Rapido from Milan to Naples
The U.S. could still get back into the game. Magnetic levitation - an American invention dating back to 1969 - is starting to take hold in the world of high-speed train travel. Using electromagnetic energy, mag-lev trains don't need wheels, instead literally floating just above the track on an electromagnetic cushion, offering the quietest and smoothest ride possible. Shanghai already has a high-speed mag-lev train running between the city and its airport. Now, numerous cities across the globe, including Pittsburgh, Munich, and San Diego, are developing plans to build their own mag-lev train systems, with the potential to extend tracks to neighboring cities in the future.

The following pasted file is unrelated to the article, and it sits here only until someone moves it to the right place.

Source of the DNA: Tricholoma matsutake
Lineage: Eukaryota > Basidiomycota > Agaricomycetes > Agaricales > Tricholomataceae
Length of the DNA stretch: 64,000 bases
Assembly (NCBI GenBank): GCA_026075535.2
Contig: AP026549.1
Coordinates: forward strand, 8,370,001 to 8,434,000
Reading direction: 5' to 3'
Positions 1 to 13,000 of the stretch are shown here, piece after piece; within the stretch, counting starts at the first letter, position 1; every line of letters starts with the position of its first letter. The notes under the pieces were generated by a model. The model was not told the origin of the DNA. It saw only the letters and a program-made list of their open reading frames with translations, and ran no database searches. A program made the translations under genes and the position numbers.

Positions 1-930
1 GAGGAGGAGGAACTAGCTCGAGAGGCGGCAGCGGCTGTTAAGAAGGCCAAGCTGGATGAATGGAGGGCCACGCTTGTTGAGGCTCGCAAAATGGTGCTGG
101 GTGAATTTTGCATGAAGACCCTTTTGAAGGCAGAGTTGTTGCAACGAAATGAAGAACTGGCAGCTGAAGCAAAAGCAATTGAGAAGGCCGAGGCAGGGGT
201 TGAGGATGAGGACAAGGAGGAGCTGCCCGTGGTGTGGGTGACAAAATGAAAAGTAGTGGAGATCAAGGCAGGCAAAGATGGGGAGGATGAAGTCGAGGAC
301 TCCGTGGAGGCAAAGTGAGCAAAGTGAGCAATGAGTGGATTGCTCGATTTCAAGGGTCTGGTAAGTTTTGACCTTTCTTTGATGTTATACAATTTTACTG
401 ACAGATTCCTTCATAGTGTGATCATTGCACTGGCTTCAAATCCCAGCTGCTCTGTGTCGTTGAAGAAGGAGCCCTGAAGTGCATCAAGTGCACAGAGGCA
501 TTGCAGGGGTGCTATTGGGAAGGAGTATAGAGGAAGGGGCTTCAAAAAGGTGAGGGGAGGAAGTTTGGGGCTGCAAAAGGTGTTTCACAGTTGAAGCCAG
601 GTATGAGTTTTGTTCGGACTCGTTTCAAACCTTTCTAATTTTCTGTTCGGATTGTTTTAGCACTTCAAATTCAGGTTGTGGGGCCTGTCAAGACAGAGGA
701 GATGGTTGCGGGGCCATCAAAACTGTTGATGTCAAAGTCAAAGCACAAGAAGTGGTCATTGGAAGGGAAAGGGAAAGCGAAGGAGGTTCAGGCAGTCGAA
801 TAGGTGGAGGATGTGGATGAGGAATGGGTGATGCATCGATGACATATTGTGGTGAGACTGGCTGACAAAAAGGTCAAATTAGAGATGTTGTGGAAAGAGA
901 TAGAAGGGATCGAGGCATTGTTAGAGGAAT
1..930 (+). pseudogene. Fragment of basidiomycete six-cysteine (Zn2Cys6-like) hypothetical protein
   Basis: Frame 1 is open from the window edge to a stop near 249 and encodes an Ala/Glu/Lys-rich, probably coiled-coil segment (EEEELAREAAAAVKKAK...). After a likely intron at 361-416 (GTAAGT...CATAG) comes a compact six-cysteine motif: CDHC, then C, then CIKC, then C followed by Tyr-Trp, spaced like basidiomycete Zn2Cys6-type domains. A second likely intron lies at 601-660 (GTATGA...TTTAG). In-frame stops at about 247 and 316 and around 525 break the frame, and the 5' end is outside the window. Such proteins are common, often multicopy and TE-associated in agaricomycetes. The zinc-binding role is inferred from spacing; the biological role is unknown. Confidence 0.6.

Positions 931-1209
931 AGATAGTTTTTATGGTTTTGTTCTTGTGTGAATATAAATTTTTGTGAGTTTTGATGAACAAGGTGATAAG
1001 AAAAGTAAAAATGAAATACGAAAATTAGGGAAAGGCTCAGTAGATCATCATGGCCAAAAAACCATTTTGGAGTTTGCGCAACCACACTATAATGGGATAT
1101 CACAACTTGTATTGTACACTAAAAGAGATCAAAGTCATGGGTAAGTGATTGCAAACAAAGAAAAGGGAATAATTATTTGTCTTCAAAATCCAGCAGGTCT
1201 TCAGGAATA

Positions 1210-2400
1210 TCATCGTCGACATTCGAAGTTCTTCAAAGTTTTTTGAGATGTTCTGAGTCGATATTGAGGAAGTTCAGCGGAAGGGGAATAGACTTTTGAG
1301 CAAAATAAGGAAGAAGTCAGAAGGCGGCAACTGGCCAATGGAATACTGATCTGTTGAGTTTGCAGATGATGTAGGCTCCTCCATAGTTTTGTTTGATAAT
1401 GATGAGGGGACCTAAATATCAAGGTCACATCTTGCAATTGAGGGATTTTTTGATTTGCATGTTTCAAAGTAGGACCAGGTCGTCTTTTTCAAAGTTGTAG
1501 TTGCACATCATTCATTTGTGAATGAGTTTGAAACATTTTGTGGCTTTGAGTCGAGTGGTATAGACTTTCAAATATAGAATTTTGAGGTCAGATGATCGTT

Germany's ICE (Inter City Express) train, developed by German conglomerate Siemens, has been in the high-speed game for nearly as long as the TGV and, over time, the competing high-speed train systems have come to look a lot alike. ICE trains criss-cross Germany today, from Hamburg to Munich. Like the TGV, today's third-generation ICE is outfitted with an underfloor traction system that offers the same smooth, quiet ride at 186 mph (300 km/hr). Another model of the ICE, however, employs technology that the TGV does not. The ICE-T circumvents the problem of sharply banked tracks by tilting into the curve, allowing the train to make faster turns without compromising passenger comfort. A train can only tilt so far, however, so, on these curvier routes the ICE only goes as high as 143 mph (230 km/hr).
The German Rival
Return to Index to Appendix "A"
|Your use of this site is subject to
Terms and Conditions of Use
|See also our